Bipolar disorder is the number one neurological brain disorder in the United States. It affects approximately 2.3 million people or 1% of the population. This mental illness creates mood swings that interfere with a person’s day-to-day tasks.
Having this mental health condition and living a healthy, active life is possible with bipolar disorder treatment. Our licensed mental health experts specialize in diagnosing and treating conditions like bipolar disorder. At SoCal Empowered, our mental health treatment center offers bipolar disorder treatments, therapies, and medication, so you can meet mental wellness.
People who suffer from bipolar disorder are more likely to seek help when they are depressed. This makes reviewing your medical history prior to a diagnosis important. We want to ensure that bipolar disorder is not mistaken for major depressive disorder (MDD). Antidepressants may trigger a manic episode for bipolar disorder.
Bipolar disorder (formerly known as manic-depressive illness or manic depression) is an episodic mental disorder. Unusual changes in mood, energy, and concentration happen occasionally and in irregular intervals. Everyone experiences ups and downs, but bipolar disorder is a lot different and can be extreme.
A person having a manic episode might feel happy, irritable, or “up” with an obvious increase in activity level. During a depressive episode, a person feels sad, hopeless, or indifferent, combined with a low activity level. Others may experience hypomanic episodes, which are less severe versions of manic episodes.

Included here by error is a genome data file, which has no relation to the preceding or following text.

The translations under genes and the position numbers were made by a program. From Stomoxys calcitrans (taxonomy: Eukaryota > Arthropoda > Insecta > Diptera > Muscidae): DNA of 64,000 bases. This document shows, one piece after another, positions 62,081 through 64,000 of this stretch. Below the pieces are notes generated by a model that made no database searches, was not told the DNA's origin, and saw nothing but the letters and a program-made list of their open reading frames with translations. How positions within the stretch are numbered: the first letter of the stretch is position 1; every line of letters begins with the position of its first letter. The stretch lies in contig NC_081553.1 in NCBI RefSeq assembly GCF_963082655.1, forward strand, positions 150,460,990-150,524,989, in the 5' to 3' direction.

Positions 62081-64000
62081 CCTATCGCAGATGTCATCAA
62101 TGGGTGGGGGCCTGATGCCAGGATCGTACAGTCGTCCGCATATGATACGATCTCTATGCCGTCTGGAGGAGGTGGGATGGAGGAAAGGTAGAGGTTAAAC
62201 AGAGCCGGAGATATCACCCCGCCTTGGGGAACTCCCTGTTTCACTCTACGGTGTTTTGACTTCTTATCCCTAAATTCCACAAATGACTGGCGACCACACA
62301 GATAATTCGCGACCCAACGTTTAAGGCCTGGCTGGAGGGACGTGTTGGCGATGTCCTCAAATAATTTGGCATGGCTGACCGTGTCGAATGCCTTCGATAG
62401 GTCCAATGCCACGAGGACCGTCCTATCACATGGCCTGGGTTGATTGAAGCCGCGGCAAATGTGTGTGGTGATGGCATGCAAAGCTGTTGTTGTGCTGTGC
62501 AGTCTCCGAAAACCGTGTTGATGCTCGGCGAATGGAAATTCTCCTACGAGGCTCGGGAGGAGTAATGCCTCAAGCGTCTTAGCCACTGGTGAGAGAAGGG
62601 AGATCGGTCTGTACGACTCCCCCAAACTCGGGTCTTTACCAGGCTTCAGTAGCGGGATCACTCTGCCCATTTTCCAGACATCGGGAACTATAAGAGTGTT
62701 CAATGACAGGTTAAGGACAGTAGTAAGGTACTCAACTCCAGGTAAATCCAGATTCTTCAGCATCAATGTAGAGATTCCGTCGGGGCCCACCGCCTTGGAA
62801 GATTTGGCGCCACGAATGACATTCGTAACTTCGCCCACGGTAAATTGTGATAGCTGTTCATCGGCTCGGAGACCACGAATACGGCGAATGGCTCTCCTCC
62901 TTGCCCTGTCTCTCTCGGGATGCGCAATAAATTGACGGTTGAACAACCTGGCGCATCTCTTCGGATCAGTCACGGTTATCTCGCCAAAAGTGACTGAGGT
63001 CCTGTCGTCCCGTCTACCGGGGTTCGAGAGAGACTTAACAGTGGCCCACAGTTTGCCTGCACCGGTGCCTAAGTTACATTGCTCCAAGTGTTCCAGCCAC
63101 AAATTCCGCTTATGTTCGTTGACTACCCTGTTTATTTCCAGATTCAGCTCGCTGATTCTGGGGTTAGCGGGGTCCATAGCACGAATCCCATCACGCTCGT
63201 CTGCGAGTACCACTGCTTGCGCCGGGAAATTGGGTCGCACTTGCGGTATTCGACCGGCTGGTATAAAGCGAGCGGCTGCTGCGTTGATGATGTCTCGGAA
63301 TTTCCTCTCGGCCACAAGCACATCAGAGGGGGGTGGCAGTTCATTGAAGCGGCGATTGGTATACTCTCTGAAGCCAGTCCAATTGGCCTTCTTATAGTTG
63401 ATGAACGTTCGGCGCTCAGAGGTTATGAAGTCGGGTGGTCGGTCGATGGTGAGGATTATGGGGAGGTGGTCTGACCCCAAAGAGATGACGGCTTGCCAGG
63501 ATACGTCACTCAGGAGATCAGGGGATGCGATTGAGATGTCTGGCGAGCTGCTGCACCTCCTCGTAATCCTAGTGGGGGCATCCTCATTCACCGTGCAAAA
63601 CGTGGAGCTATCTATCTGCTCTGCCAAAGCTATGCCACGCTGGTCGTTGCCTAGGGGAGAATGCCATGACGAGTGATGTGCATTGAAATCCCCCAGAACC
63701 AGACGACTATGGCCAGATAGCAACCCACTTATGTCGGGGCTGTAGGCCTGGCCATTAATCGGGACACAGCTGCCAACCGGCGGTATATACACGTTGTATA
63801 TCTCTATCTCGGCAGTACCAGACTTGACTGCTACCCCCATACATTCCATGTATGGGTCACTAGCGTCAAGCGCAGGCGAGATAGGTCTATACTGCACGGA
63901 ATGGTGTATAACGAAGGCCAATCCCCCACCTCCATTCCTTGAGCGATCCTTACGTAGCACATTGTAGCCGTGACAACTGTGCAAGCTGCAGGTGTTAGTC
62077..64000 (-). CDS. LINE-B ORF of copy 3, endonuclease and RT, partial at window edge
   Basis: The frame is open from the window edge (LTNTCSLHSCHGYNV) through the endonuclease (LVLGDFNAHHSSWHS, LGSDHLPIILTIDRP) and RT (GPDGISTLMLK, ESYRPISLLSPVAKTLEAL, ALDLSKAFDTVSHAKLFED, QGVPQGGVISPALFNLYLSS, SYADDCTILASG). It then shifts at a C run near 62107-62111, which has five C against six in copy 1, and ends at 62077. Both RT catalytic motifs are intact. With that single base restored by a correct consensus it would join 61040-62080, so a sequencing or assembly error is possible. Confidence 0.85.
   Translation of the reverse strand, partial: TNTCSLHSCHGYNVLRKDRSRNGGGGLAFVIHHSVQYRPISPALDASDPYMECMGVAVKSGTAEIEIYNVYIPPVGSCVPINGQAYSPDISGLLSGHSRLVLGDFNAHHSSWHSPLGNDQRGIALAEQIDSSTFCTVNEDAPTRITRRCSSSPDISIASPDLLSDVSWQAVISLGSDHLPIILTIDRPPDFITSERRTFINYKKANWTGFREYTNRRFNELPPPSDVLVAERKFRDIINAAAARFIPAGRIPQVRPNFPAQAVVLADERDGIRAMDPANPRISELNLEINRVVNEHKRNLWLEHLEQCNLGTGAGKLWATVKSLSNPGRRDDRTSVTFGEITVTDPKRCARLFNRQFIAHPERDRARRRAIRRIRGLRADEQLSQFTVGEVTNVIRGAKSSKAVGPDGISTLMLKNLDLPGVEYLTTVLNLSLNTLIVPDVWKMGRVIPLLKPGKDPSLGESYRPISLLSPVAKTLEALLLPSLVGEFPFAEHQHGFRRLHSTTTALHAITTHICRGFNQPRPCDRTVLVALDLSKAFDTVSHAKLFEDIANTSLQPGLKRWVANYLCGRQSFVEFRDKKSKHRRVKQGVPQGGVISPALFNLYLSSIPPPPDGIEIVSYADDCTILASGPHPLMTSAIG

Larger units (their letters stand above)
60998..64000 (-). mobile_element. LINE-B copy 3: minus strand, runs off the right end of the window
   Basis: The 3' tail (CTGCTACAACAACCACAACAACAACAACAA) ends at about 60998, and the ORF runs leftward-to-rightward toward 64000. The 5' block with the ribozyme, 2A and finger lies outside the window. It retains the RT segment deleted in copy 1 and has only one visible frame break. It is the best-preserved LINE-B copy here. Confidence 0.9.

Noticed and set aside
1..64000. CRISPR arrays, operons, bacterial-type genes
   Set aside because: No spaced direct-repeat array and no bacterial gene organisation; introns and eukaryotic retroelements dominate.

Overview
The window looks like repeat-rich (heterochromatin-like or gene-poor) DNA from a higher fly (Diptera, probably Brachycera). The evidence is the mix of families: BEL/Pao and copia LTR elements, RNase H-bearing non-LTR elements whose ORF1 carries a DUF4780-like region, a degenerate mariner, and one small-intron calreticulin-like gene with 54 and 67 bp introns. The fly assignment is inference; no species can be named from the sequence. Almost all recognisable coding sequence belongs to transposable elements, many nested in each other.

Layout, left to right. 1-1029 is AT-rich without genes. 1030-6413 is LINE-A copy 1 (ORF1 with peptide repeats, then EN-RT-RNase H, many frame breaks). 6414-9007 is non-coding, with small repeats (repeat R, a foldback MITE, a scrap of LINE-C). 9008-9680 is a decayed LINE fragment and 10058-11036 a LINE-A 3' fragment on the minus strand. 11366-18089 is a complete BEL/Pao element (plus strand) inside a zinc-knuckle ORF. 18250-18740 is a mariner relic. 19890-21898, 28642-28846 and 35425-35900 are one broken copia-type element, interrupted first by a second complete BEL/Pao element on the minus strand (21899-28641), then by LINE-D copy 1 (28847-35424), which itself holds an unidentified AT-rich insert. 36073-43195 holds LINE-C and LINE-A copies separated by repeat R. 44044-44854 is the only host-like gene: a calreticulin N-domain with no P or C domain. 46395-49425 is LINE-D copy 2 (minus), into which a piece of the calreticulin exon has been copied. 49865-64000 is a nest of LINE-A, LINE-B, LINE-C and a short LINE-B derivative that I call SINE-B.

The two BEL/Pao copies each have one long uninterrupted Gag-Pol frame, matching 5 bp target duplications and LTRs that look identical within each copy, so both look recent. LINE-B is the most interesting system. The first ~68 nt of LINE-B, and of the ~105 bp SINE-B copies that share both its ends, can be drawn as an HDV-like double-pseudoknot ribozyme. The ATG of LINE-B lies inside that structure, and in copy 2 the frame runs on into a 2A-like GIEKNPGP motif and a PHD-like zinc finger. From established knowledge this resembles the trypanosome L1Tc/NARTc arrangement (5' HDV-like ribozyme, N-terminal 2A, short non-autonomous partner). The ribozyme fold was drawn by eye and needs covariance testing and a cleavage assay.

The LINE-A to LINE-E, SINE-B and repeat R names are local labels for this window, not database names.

There are three types of bipolar disorders, which all involve clear changes in mood, energy, and activity levels.
This can be defined as having manic episodes that last a least a week. It can also be manic symptoms that are so severe, the person needs immediate hospital care. Depressive episodes usually occur too, lasting at least 2 weeks. It is possible to have depressive and manic symptoms at the same time.
This is defined by a pattern of depressive and hypomanic episodes. However, these episodes are not as full-blown that are regular in Bipolar I Disorder.
Also called Cyclothymia, which is defined by periods of hypomanic symptoms and depressive symptoms. Although, the symptoms alone do not meet the diagnostic requirements for a hypomanic and a depressive episode. These symptoms must be present for at least 2 years in adults, and 1 year in children and adolescents.
It is possible for a person to experience symptoms of bipolar disorder but are not equal to the three types. This is referred to as other specified or unspecified bipolar and related disorders.
There are some general signs and symptoms of this mental health disorder which include:
This mental health disorder is usually diagnosed during teen years or early adulthood. It is possible for bipolar symptoms to appear in children on occasion. Furthermore, it is possible for this disorder to first appear during or after pregnancy. Symptoms can vary over time, but bipolar disorder treatment is typically lifelong in order to improve one’s quality of life.
Bipolar disorder symptoms are similar to other mental illnesses, which can make the diagnosis process quite challenging. Besides, many people have this disorder along with another mental health disorder. It is not unusual to also suffer from psychosis, anxiety, ADHD, an eating disorder, or a substance use disorder (SUD). People with bipolar are also at higher risk for thyroid disease, migraines, heart disease, diabetes, obesity, and other physical illnesses.
Psychosis: A person with severe episodes of mania or depression may undergo psychotic symptoms, like hallucinations and delusions. Psychotic symptoms generally match the person’s extreme mood.